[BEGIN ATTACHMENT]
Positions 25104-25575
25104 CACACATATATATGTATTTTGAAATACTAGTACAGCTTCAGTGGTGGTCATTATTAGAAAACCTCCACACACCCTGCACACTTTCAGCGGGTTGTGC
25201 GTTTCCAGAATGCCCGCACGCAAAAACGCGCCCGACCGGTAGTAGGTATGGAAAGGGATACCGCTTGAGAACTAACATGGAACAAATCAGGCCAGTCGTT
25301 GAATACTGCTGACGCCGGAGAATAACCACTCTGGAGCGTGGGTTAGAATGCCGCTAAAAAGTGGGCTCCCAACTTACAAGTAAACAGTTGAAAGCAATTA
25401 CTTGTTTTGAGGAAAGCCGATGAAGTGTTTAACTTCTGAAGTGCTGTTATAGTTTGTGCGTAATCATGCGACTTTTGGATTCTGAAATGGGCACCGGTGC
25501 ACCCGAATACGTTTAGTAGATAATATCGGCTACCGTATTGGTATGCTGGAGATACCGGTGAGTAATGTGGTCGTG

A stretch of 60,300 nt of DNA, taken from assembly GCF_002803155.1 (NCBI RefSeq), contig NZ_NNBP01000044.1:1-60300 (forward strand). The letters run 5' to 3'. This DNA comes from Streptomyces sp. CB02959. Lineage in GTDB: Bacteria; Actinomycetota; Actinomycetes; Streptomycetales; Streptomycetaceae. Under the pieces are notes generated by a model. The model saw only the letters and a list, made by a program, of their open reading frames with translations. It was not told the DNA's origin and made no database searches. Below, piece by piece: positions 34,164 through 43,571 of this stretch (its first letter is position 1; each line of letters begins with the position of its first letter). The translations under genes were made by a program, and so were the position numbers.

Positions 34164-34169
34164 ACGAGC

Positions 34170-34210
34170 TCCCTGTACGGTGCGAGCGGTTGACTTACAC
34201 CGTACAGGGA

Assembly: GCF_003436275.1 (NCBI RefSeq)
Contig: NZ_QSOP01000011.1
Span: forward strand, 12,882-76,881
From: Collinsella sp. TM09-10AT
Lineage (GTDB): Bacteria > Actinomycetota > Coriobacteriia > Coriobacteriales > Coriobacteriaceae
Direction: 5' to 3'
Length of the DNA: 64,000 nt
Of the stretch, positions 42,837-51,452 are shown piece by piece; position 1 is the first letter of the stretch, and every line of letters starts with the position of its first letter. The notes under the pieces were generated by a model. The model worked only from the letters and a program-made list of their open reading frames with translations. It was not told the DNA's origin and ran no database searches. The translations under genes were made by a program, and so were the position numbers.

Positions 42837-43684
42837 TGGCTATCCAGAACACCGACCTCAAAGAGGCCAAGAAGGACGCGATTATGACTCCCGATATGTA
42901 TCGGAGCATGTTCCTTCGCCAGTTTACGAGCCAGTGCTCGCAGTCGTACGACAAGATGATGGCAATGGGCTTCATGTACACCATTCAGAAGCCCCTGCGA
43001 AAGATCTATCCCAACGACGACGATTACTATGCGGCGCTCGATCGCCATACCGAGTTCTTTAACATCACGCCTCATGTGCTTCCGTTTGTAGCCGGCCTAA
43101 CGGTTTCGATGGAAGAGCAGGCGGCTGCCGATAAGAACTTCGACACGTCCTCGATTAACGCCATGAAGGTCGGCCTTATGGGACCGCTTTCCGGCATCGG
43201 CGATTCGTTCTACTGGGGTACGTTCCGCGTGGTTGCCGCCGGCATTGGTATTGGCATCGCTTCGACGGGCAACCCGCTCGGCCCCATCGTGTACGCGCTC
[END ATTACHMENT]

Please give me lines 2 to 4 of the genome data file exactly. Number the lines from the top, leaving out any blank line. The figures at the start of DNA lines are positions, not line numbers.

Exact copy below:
25104 CACACATATATATGTATTTTGAAATACTAGTACAGCTTCAGTGGTGGTCATTATTAGAAAACCTCCACACACCCTGCACACTTTCAGCGGGTTGTGC
25201 GTTTCCAGAATGCCCGCACGCAAAAACGCGCCCGACCGGTAGTAGGTATGGAAAGGGATACCGCTTGAGAACTAACATGGAACAAATCAGGCCAGTCGTT
25301 GAATACTGCTGACGCCGGAGAATAACCACTCTGGAGCGTGGGTTAGAATGCCGCTAAAAAGTGGGCTCCCAACTTACAAGTAAACAGTTGAAAGCAATTA